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June 7, 2012 | 12:00 a.m. CST
John Irving’s latest book, In One Person, is not for the meek. Irving’s works, including 12 other novels such as A Prayer for Owen Meany and The Cider House Rules, frequently address controversial topics, and In One Person is no exception. With the skill of a seasoned author, Irving walks the reader through the life of his protagonist. Billy, whom we meet at the formative age of 13, is bisexual, and the novel depicts how he grows into this aspect of his life.
“Having crushes on the wrong people” plagues Billy’s childhood. His first crush is the local librarian, mysterious Miss Frost. Among the other “wrong” people are his soon-to-be stepfather, a family friend’s mother who also happens to be a counselor and an over-confident wrestler who is one year Billy’s senior. A speech impediment also adds to his problems.
Publisher: Simon & Schuster
Release Date: May 8, 2012
Billy’s support system comes in the form of his cross-dressing Grandpa Harry; his best friend, Elaine; and the school counselor he has a crush on. But, of course, there are less supportive characters such as Billy’s own mother and doctors who claim they have ways to “cure” homosexuality.
The plot jumps around with Billy as an omniscient narrator guiding the way. He goes on tangents to the future and the past, all the while loosely following his time growing up. His college years and travels to Europe are sprinkled into scenes from Billy’s high school career at an all-boy’s boarding school in Vermont.
Because Billy aspires to be a writer, libraries and the theater are heavily referenced in the beginning half of the novel. The fusing of acting with this sensitive topic is genius. In the beginning, Billy’s grandfather is merely acting as a woman, and it is only later that his cross-dressing habits fully come to light. All the characters’ fluidity within the roles they play and the ways in which they deal with their real lives give a greater sense of the larger theme of the novel. Just like one of the featured Shakespearean plays, Twelfth Night, nothing is really as it seems, and nothing can be easily explained.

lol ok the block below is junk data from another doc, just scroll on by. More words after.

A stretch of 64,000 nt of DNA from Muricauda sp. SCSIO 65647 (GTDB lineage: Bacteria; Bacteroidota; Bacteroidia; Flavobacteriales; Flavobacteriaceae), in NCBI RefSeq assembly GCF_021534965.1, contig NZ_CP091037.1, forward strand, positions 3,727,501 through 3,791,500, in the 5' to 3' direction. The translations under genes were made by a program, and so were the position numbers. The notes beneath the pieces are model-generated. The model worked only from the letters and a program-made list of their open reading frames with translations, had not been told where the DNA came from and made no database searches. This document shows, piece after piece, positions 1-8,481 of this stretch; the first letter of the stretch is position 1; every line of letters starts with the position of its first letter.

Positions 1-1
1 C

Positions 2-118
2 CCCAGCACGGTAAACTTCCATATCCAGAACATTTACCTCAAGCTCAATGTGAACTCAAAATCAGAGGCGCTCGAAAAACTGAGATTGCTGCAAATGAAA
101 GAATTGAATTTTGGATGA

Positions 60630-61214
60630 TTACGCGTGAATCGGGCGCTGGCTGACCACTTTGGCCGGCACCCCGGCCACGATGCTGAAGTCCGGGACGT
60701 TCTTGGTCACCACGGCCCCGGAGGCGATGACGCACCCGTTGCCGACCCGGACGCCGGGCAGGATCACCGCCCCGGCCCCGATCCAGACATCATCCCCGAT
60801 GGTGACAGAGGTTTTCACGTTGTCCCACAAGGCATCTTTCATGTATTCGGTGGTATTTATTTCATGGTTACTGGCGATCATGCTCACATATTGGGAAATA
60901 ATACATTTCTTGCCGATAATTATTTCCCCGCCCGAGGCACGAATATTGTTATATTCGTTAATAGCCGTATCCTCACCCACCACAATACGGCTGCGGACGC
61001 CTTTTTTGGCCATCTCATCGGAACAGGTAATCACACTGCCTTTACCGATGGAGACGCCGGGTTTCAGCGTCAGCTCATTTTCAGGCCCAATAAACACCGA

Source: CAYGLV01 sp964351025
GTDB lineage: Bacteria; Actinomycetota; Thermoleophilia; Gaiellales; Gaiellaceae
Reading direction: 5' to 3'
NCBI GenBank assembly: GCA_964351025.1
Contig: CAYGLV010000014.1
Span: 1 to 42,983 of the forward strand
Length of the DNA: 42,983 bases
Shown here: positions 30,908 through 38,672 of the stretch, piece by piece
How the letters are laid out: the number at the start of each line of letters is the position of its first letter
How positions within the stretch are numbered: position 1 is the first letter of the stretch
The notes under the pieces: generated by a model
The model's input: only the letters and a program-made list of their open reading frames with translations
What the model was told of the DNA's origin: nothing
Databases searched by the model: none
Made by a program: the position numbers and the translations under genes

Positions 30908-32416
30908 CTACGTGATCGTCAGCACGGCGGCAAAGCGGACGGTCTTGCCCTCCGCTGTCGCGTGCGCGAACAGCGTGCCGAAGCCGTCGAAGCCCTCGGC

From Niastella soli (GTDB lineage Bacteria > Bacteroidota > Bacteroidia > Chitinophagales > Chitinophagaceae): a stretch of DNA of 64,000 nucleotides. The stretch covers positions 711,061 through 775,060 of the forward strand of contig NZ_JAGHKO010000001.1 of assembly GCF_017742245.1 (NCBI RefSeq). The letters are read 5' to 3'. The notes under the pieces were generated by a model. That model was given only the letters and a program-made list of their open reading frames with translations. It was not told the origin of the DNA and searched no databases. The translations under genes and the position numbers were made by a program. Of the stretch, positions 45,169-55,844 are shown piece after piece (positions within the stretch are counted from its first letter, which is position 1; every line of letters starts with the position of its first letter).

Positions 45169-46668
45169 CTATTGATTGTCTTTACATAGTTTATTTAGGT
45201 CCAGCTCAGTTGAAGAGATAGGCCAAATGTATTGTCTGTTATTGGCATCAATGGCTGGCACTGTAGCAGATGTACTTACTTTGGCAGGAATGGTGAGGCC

There is no lack of detail when it comes to the sexual experiences Billy encounters to find himself. There are relationships with men and women, as well as men who appear to be women.
Each character has an impact that relates directly to the man Billy becomes. Readers learn that his father abandoned his family at a young age and is now known as only the code-boy. Tom, a young college friend, goes on a European trip during which both boys struggle with identity. Donna is a transsexual who helps bring into perspective the idea that being bisexual means neither straight women nor gay men can ever fully accept or trust Billy.
There’s a great moment at the end of the novel that echoes a sentiment first expressed by Miss Frost: “Don’t make me a category before you get to know me.” Billy, upon returning to his high school, shares this wisdom with students to help those who feel trapped by their own sexuality.